Located on the Noto Peninsula, Sojiji Temple (`, Sōjiji) was once one of the most important temples of Zen Buddhism in all of Japan until its fortunes declined.

Sojiji Temple was founded in 1321, and received imperial support from the Emperor Go-Daigo. Alongside with Eiheiji Temple in Fukui Prefecture, Sojiji was one of the two head temples of the Soto sect, one of the two main sects of Zen Buddhism, and at one point oversaw more than 16,000 temples across the country. In 1898 Sojiji suffered a great fire and its functions as head temple were transferred to the Sojiji Temple in Yokohama. Some buildings did survive, though, and many of those that were destroyed were rebuilt.

Upon entering the temple grounds, visitors will pass by the Kyozo, a repository for Buddhist scripture. Afterwards, visitors cross the Hakuji Bridge which leads to the Sanmon Gate, the temple's main gate. The Sanmon Gate stands roughly 17 meters high and dates back to 1932.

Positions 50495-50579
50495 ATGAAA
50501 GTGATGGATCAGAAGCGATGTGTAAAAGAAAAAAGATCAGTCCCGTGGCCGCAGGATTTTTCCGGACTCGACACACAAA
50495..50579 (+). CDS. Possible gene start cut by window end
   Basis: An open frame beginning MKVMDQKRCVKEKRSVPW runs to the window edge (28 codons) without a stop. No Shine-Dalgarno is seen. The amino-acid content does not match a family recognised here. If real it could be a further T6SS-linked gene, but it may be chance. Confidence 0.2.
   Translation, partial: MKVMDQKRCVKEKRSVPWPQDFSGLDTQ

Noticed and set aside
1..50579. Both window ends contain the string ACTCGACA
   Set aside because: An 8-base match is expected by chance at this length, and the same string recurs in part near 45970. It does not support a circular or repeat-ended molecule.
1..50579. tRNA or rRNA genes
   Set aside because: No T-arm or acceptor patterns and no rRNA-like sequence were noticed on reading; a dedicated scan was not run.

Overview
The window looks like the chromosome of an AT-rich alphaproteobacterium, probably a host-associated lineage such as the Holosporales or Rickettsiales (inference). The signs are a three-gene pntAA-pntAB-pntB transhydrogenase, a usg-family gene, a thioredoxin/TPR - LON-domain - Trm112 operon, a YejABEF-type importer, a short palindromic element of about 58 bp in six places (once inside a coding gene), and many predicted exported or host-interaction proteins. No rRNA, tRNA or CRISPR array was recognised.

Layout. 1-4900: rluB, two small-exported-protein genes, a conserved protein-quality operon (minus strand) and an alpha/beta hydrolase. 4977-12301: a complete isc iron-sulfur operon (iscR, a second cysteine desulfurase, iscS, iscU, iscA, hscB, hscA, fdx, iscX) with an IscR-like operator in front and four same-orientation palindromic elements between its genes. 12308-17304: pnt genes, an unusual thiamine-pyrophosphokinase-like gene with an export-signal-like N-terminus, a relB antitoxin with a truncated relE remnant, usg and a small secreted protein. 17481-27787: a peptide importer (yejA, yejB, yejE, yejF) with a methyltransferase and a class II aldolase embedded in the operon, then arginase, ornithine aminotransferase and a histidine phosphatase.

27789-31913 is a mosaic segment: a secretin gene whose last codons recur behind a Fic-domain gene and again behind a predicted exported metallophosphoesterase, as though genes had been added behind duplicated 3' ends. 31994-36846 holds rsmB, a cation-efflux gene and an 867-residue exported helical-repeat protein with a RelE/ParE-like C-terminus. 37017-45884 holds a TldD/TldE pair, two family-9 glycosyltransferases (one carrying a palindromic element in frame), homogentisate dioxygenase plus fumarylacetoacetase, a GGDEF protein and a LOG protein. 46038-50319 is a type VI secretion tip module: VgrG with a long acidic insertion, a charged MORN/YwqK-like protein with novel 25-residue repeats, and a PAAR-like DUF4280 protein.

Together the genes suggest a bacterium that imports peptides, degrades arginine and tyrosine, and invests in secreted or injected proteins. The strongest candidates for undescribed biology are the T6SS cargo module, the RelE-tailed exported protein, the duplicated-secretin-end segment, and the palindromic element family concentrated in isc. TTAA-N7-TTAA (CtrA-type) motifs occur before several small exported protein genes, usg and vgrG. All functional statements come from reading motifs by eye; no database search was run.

After passing the gate, visitors enter the temple's main area, whose buildings encircle an inner courtyard with a small pond and some garden space. A circular route then leads through the various main buildings, including the Butsuden, the temple's main hall, and the Sodo, a meditation hall, both of which were built in the early 20th century. Another important building along the way is the Hatto, whose main object of worship is a statue of the temple's founder.

Getting there and around

Sojiji Temple is a short walk from Monzen Sojiji-mae (OO) bus stop, the final stop of buses from Wajima (35 minutes, 760 yen, every 2-3 hours) and Anamizu (35 minutes, 690 yen, every 1-3 hours), the final station of the Noto Railway.

How to get to and around the Noto Peninsula

Hours and Fees




Typical Visit Duration